Focus shifts to succession as Taliban admit Omar is dead

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Kandahar: A shopkeeper shows a calendar with pictures of Afghan leaders, including Mullah Omar, here on Thursday. — AP
Kandahar: A shopkeeper shows a calendar with pictures of Afghan leaders, including Mullah Omar, here on Thursday. — AP
ISLAMABAD: Putting to rest controversies over the death of their chief Mullah Omar, Taliban formally confirmed on Thursday his death but insisted that he had never gone out of Afghanistan since the 2001 US-led invasion.

Furthermore, the Taliban’s official statement’s silence over the reports about leadership succession, according to which Mullah Akhtar Mansoor has been named as the next emir, confirmed reports about a split within the insurgent group over choice of the new leader.

Know more: Afghan Taliban Shura elects new emir

Surprisingly, nothing was said either about the process for selection of Mullah Omar’s successor.

“He was seriously ill and in the last two weeks of his illness his health deteriorated and he passed away,” Taliban spokesman Zabhiullah Mujahid said in a statement issued in Pashto language and offered condolences to his son Mullah Yaqoob.

Mystery remains over when and where he died
The statement did not say when Mullah Omar died.

However, a Twitter account associated with the Taliban’s political office in Qatar said he had died on April 23, 2013, in southern Afghanistan.

The news of Mullah Omar’s death was first leaked through unnamed sources in Kabul on Thursday and the Afghan intelligence and government soon after followed in with a confirmation.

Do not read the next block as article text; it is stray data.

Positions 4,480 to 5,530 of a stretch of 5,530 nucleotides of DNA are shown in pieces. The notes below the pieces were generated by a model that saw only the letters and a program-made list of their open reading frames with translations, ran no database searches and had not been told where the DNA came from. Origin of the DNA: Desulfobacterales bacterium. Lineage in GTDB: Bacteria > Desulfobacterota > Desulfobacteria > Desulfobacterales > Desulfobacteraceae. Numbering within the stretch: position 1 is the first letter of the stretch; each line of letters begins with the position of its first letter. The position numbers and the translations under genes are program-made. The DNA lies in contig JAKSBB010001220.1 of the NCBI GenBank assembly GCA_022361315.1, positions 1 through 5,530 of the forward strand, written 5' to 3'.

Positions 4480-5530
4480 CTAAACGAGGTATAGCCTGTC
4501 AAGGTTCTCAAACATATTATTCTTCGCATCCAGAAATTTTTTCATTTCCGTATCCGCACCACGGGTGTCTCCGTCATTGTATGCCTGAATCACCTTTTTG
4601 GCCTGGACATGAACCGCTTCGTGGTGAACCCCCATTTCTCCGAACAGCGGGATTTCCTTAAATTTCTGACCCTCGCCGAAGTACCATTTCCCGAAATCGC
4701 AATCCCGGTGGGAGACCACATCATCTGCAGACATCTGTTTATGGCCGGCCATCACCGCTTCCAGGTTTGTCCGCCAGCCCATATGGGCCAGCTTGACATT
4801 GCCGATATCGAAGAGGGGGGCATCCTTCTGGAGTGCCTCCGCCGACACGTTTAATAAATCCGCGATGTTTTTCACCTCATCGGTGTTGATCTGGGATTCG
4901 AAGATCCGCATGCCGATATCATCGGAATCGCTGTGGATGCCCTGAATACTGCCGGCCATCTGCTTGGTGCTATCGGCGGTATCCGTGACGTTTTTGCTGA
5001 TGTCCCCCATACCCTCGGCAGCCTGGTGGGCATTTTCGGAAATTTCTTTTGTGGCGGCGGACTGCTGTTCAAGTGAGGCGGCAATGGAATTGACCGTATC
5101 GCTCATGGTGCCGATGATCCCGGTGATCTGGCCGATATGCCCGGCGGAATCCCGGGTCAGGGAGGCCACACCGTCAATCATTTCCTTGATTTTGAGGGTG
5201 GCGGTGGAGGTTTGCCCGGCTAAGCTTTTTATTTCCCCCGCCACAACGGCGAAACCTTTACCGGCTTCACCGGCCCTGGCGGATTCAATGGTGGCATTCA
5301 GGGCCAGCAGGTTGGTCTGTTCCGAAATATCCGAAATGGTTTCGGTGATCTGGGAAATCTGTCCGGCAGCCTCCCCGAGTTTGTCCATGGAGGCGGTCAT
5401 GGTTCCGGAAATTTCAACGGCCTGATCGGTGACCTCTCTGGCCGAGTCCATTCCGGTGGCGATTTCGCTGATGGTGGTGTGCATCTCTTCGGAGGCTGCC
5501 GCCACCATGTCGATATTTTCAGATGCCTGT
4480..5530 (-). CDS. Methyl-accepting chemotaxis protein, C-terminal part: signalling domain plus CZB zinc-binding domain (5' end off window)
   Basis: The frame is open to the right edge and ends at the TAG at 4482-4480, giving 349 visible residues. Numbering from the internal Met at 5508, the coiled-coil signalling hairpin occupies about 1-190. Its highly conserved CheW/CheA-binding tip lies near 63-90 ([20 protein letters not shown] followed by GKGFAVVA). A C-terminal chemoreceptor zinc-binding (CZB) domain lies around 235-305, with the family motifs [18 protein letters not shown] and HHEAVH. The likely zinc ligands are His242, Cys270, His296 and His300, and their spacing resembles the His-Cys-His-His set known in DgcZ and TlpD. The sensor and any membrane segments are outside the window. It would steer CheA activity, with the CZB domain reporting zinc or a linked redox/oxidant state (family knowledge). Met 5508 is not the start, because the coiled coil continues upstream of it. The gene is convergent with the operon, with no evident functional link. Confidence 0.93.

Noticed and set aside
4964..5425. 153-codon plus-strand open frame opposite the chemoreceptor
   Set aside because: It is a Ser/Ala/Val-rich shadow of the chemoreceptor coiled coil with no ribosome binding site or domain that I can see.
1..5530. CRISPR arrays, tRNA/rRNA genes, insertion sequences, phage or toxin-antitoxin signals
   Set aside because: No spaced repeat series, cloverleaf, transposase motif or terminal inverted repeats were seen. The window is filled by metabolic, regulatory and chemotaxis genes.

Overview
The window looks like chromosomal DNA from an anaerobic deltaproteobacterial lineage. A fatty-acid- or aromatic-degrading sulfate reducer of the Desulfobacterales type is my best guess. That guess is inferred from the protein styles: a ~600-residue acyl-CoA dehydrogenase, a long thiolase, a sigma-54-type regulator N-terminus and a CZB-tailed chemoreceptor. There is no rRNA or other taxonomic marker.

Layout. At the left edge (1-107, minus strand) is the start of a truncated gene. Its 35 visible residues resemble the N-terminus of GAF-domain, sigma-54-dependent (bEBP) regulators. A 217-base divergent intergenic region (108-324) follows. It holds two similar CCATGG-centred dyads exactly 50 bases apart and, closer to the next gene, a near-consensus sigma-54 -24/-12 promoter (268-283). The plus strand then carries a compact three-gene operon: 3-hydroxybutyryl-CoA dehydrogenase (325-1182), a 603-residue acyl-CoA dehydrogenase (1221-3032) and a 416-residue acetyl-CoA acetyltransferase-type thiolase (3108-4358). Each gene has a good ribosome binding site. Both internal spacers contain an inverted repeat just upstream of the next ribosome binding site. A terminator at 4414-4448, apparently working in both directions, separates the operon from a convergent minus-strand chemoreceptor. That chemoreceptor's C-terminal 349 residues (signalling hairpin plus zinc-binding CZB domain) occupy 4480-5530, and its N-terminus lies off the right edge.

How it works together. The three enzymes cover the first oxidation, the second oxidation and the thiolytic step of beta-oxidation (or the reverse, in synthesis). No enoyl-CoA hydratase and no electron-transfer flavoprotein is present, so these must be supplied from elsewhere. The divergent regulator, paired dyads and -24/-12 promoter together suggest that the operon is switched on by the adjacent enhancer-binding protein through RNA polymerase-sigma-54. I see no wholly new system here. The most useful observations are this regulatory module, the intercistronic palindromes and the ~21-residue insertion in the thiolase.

The acknowledgment by the Taliban spokesman is the first time the militant group has confirmed the death of their supremo even though reports about his demise surfaced in the past as well.

Mr Mujahid challenged the Afghan government’s account that the Taliban chief died in a hospital in Karachi.

“Late Mullah Mohammad Omar never left Afghanistan for Pakistan or any another country since the 2001 US-led invasion of Afghanistan. He was guiding the Taliban while remaining in the country and there is irrefutable evidence with us to establish that Mullah Omar never left his homeland in the last 14 years,” he said in the statement.

SUCCESSION: Even before the formal announcement of Mullah Omar’s death, sources in the insurgent group had begun telling journalists that Mullah Akhtar Mansoor had succeeded him.

Mansoor was earlier Mullah Omar’s deputy and head of the Taliban’s consultative council. He is in his mid-fifties and served as head of aviation in the Taliban government. He belongs to the Pashtun Ishaqzai tribe.

Mansoor was reportedly elected as emir at a consultative meeting of the group after the news about Mullah Omar’s death became public.

Khalifa Sirajuddin Haqqani, who is the son of the chief of the Haqqani network, Jalaluddin Haqqani, and former deputy chief justice during Taliban era Maulvi Haibatullah were named as Mullah Mansoor’s deputies.

Taliban Shoora, it is said, will be reconstituted once the new leader settles in the role.

Earlier, reports had suggested that Mullah Omar’s son Yaqoob was being considered for appointment as one of the deputy heads.

However, omission of Yaqoob’s name from the list of new office-bearers was yet another pointer of the differences among Taliban leaders.

A group of Taliban commanders led by Mullah Dadullah, Mullah Qayum Zakir and Mullah Mohammad Baz had been pushing Yaqoob as his father’s successor instead of Mansoor.

The statement issued by the Taliban spokesman was curiously silent about the new leaders.

In a veiled verbal attack against Mullah Mansoor, the Qatar-based political office in a late night Twitter posting in Pashto and Arabic said that concealment of the news of Mullah Omar’s death harmed jihad (the fight against the US).

In another tweet, the office said the information about Mullah Omar’s death had also been kept secret from it like other countrymen.

Mullah Mansoor is accused of being responsible for keeping Mullah Omar’s death secret for three years.

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